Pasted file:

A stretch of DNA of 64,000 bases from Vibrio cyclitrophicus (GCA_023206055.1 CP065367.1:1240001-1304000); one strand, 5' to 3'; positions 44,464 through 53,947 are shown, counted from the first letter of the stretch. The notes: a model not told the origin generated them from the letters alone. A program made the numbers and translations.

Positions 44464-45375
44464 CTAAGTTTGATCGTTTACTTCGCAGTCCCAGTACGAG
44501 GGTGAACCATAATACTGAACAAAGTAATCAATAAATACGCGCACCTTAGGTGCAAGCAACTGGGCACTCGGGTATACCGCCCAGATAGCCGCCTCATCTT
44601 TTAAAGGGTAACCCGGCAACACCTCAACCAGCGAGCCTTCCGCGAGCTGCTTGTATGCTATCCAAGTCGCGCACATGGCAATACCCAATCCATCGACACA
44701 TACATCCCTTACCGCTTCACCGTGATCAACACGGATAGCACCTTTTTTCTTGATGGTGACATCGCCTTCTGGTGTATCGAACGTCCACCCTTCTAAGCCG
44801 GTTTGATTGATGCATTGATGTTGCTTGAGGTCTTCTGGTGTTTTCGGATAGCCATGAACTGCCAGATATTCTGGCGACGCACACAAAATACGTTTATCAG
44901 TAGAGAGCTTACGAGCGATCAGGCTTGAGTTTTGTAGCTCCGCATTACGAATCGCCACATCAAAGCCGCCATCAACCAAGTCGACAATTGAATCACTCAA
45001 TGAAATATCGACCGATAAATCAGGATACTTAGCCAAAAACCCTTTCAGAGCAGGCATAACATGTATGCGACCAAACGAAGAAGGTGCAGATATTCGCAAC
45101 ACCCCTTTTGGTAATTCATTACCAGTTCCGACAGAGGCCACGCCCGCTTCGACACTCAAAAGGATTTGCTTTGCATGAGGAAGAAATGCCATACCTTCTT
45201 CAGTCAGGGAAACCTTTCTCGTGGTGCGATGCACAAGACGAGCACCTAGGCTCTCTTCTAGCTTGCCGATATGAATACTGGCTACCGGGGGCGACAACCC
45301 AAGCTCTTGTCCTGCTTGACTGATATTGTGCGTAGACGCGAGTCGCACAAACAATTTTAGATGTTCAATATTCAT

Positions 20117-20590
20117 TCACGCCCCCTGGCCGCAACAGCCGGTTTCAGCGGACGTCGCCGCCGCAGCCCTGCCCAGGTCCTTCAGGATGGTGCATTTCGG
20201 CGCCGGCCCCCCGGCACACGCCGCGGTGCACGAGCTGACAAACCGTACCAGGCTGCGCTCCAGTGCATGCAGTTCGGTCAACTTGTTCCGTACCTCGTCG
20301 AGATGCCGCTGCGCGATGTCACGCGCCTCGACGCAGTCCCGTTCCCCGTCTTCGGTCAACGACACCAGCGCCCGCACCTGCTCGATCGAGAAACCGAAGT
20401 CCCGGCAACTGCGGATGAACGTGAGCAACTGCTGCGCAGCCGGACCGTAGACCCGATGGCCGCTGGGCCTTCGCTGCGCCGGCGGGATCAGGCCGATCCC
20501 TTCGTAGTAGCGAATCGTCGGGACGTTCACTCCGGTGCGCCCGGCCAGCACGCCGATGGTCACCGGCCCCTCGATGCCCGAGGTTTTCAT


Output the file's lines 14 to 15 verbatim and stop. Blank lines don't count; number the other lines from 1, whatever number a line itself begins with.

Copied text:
20117 TCACGCCCCCTGGCCGCAACAGCCGGTTTCAGCGGACGTCGCCGCCGCAGCCCTGCCCAGGTCCTTCAGGATGGTGCATTTCGG
20201 CGCCGGCCCCCCGGCACACGCCGCGGTGCACGAGCTGACAAACCGTACCAGGCTGCGCTCCAGTGCATGCAGTTCGGTCAACTTGTTCCGTACCTCGTCG